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New life for the grain deal?

Нов живот за зърнената сделка?

Lately, we've gotten used to every decision being penultimate. Someone once said: "a grain is not a policy, a grain is a strategy!". And today it is the strategy that is lacking - every three months the agreement was re-signed across the Black Sea, the EU applies "piecemeal" measures, including a ban on the import of Ukrainian grain, but only for certain countries and only for a certain period, the US banned imports from Russia, but excluding petroleum and fertilizers etc.

The pieces are so chaotic that even if we collect them and try to arrange the "grain puzzle", we will not get a clear picture of the future development of the market, precisely because there is a lack of strategy and consistency.

Turkey's behavior makes an impression in this situation. The efforts that the country is making to preserve the Black Sea Corridor are born not so much from altruism as from the awareness of the purely economic effect.

"The Black Sea Corridor is cheaper than other options for transporting agricultural products to world markets, including the possibility of transporting agricultural products from Ukraine via other sea and land routes, and from Russia via the North-South transport corridor," Erdoğan commented.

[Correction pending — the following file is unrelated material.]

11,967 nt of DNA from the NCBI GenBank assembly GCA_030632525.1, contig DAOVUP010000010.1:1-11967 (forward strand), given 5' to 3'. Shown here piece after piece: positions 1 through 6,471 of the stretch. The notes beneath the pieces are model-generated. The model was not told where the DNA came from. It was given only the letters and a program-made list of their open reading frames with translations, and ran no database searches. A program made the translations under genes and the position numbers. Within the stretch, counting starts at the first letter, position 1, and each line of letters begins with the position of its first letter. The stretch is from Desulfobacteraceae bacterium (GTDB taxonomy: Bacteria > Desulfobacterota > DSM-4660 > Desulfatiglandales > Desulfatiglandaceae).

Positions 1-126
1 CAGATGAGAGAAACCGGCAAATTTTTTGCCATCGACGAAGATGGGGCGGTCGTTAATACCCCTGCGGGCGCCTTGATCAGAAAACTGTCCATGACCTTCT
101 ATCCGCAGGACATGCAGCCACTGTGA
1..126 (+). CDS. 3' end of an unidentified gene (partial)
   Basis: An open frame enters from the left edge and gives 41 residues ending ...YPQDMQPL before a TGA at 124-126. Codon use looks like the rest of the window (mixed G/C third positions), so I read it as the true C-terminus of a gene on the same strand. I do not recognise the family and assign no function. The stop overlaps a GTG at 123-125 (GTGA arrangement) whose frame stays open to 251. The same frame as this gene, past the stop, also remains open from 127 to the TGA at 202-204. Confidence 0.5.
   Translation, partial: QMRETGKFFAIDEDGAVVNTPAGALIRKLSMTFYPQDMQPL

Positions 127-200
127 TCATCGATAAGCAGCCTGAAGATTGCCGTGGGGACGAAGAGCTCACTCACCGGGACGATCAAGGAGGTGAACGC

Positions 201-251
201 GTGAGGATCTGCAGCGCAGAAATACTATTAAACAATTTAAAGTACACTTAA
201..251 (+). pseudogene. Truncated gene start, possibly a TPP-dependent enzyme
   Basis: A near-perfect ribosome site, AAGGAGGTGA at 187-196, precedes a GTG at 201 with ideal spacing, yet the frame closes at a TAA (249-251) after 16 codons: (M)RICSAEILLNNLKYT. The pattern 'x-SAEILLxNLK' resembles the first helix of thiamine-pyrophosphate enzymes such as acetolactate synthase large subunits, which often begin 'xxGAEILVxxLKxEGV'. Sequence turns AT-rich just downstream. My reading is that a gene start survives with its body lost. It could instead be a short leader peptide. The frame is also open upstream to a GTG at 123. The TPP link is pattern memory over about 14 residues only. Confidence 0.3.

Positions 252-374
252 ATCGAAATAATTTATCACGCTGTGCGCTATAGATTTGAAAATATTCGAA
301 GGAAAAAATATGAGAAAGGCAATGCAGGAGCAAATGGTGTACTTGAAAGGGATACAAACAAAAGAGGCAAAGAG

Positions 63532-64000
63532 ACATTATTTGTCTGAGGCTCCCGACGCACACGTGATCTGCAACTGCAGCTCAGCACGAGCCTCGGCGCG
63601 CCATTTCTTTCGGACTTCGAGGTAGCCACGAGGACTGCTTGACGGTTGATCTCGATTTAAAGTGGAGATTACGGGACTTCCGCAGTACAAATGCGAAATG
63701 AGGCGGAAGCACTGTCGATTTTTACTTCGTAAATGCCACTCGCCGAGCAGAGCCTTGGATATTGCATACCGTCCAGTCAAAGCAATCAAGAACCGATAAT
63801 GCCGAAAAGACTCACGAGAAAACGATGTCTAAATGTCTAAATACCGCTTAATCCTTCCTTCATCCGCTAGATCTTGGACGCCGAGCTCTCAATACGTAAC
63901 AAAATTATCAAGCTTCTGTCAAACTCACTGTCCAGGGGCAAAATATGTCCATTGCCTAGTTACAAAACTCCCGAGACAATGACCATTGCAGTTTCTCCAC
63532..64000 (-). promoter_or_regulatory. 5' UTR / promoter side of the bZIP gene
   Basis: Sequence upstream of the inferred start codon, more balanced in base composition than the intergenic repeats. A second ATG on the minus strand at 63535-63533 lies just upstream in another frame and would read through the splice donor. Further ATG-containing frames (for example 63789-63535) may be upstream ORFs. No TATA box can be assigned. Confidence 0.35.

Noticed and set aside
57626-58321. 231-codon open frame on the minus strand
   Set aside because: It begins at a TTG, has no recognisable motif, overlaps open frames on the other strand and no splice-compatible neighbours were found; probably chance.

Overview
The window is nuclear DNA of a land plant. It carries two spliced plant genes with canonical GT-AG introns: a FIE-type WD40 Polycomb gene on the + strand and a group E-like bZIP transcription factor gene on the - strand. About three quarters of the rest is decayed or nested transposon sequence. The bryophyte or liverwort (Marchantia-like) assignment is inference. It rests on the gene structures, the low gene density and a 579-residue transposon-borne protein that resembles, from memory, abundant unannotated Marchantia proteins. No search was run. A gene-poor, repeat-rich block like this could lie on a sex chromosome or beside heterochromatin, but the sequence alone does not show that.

Turkish newspaper Hurriyet reported that Putin is expected to visit Turkey in the last week of August. According to the publication, the agenda of the talks between the Russian president and his Turkish counterpart will include issues related to the restoration of the grain deal, bilateral relations, relations between Turkey, Azerbaijan, Armenia and others.

Turkey is committed in the future to the Black Sea Initiative taking into account the package nature of the agreement, which implies the fulfillment of Russian conditions as part of the deal.

"If Erdogan manages to convince the West to fulfill the requirements that were set by Russia and that are written in the second part of the package agreement of the grain deal, there is a chance that we can resume this Black Sea grain initiative," the Kremlin commented.

Italian Deputy Prime Minister and Foreign Minister Antonio Tajani also expressed hope that a possible one-on-one meeting between Turkish President Recep Tayyip Erdogan and Russian President Vladimir Putin could pave the way for an agreement to resume grain exports via the Black Sea.

"The prices of grain and cereals are rising, which is the main problem. There should be an agreement between Russia and Ukraine with the mediation of Turkey, the only country capable of doing so at this moment," he said in an interview with the daily newspaper La Stampa.

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